Full length (7 days or more) photo tour prices depend on destination(s) and leader profile. They range from about $300 per day on the budget end to more than $1,000. Most add a supplemental charge for a private room, which is normally between $50 and $100 per day.
The median price of a high quality, all inclusive photo tour at 4-star hotels runs about $450 – $550 per day. It should be pointed out that to many destinations, a regular 4-star travel tour without the benefits of a professional photographer(s), can cost as much as $300 per day more!
Seen in that light, many photo tours considered overpriced, may actually represent an excellent value for money. Price is NOT necessarily indicative of the overall quality of the experience. You can pay top dollar for a disappointing trip or significantly less for a fantastic one – which is why doing your homework beforehand is so important.
Budget Photo Tours – There are good budget photo tours and not so good – but all of them are budget for a reason – to attract budget minded participants. Nothing wrong with that of course; but by definition some things must be sacrificed or ‘hidden’.
Be sure to check for hidden costs by paying close attention to what is and is not included. (True for all photo tours.) Take note the number of meals you’ll have to pay for, and schedules beginning and ending in different cities, all of which will add to that sticker price. Are camera and entrance fees included? Tips expected?
Are the one or two star hotels and/or guest houses acceptable? Are there long bus trips instead of short flights, which will cut down the amount of time photographing what you came to photograph? All of these may add up to less value for money, not more.
Itinerary Fudging – A “fudging” of special note is claiming to operate photo tours of a specific duration, when in actuality they count travel days from your home country as part of the itinerary! This can happen even when international airfare or arrangements in your home country are not included.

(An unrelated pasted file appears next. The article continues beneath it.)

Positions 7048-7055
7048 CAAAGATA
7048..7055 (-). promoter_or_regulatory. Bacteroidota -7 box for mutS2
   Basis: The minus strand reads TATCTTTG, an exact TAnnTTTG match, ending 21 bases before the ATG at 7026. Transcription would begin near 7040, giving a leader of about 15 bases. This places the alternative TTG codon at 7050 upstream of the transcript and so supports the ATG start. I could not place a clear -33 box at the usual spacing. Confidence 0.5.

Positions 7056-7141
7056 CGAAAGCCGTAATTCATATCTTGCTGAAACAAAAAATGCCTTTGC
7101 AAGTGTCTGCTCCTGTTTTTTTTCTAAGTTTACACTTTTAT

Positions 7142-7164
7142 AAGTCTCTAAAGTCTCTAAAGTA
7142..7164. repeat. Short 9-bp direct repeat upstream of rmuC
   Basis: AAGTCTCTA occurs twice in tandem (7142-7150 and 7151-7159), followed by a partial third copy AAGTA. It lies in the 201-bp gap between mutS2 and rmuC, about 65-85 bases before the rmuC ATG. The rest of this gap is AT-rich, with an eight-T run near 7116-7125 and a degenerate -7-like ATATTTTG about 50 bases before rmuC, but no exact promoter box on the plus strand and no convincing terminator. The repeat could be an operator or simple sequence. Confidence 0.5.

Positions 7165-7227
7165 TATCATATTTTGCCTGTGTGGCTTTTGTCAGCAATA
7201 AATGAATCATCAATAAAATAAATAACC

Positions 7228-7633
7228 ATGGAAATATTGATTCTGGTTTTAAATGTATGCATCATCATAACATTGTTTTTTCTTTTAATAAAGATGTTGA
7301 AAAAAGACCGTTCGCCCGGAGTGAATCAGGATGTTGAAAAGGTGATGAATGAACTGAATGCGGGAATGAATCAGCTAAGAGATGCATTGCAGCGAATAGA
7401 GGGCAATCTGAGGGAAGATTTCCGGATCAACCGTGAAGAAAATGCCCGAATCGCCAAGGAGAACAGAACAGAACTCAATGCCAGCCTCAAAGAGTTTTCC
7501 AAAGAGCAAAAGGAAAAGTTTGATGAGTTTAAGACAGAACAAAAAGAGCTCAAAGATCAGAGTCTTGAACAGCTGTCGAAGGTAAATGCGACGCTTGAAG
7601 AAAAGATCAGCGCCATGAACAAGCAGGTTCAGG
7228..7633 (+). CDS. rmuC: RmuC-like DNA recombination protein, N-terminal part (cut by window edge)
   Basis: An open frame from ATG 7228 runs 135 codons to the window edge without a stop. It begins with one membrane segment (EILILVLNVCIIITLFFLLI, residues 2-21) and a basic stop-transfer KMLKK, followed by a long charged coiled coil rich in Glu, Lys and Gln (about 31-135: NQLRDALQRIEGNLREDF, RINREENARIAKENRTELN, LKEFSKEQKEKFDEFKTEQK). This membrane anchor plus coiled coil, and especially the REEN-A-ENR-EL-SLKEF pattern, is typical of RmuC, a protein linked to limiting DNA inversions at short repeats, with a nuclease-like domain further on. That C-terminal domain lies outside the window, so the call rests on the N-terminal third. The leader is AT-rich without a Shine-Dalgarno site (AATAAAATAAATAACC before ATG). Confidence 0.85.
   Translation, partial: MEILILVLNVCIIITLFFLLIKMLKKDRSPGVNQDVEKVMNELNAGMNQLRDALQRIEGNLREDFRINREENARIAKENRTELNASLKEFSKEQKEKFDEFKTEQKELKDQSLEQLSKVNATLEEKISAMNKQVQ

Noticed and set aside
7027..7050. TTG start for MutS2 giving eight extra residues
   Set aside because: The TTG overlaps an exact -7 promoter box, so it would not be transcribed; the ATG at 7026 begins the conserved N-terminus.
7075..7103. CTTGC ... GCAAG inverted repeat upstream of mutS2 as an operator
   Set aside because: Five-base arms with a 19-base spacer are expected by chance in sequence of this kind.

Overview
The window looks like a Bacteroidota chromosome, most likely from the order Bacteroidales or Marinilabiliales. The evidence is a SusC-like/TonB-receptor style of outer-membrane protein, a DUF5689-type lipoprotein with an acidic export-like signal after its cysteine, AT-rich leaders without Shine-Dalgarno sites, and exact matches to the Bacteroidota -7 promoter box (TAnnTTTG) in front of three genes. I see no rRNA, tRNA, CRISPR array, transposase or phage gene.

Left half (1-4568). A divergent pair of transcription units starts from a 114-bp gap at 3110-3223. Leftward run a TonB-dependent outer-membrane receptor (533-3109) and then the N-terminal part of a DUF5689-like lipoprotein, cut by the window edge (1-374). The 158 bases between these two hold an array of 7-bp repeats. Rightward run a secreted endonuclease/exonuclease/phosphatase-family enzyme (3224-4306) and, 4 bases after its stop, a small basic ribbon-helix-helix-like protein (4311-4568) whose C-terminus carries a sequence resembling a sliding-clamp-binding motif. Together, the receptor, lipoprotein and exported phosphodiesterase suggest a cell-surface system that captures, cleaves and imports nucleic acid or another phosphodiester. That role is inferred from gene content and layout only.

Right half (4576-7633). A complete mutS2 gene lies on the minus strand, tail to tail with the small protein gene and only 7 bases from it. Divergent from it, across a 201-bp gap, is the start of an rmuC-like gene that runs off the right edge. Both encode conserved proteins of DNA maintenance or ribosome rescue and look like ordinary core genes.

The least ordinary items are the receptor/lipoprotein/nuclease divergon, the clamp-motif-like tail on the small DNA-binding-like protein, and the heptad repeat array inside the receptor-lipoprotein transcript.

On one well known “13 Day Expedition” they audaciously count an extra day for crossing the international dateline, and the tour program does not actually begin until dinner on Day 3, with no photography until Day 4!
International airfare is rarely included in any photo tour, while in-country flights usually are. If not, these flights can add significantly to the sticker price, which is precisely why they are listed separately.
Single room supplements are by definition not included in the sticker price, which are calculated assuming double occupancy. Singe room supplements are perfectly legitimate, as obviously costs are higher with private rooms. However, sometimes these supplements can be significantly, even grossly higher than what the company needs to cover the extra cost.
When this seems to be the case, you may well benefit from negotiating a lower price, especially closer to tour start date if there are more spaces to fill.
Photo Tour Wrap Up
Photography tours and photography tour workshops can be invaluable learning experiences and some of the most culturally rewarding travel of ones’ life. You get the benefit of traveling with like-minded people who share your passion, making new contacts, and establishing some new and lasting friendships as well.
On the best tours the inside access is unparalleled, and you’ll see up close and personal how the pros work and get such consistently outstanding images.
With excellent photographer leaders/teachers who really care about giving you all you came for and then some, you’ll not only gain significantly more working knowledge and confidence in the field, but also a fair number of new images to help take your portfolio to the next level.
Choosing a winning photography tour may take some effort, but it’s an effort well worth making. We’ll see you out there!
Bennett Stevens is a documentary & travel photographer based in Bangkok, Thailand, and Yangon, Myanmar. He is director of photo tours for Luminous Journeys, a boutique travel company specializing in Southeast Asia photo tours, including Myanmar, Vietnam and Indonesia.